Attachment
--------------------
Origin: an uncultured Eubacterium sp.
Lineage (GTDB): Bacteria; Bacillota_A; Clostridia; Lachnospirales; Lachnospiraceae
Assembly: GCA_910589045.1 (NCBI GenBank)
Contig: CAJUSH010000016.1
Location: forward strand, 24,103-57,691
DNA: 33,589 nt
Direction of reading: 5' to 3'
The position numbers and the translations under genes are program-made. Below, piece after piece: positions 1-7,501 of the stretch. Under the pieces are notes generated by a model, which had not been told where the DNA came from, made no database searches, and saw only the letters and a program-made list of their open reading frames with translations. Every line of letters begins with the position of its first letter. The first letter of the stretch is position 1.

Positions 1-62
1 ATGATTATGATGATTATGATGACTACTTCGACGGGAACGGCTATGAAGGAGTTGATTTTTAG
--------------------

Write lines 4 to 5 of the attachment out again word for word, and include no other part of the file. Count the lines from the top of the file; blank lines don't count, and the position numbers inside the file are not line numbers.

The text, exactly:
Contig: CAJUSH010000016.1
Location: forward strand, 24,103-57,691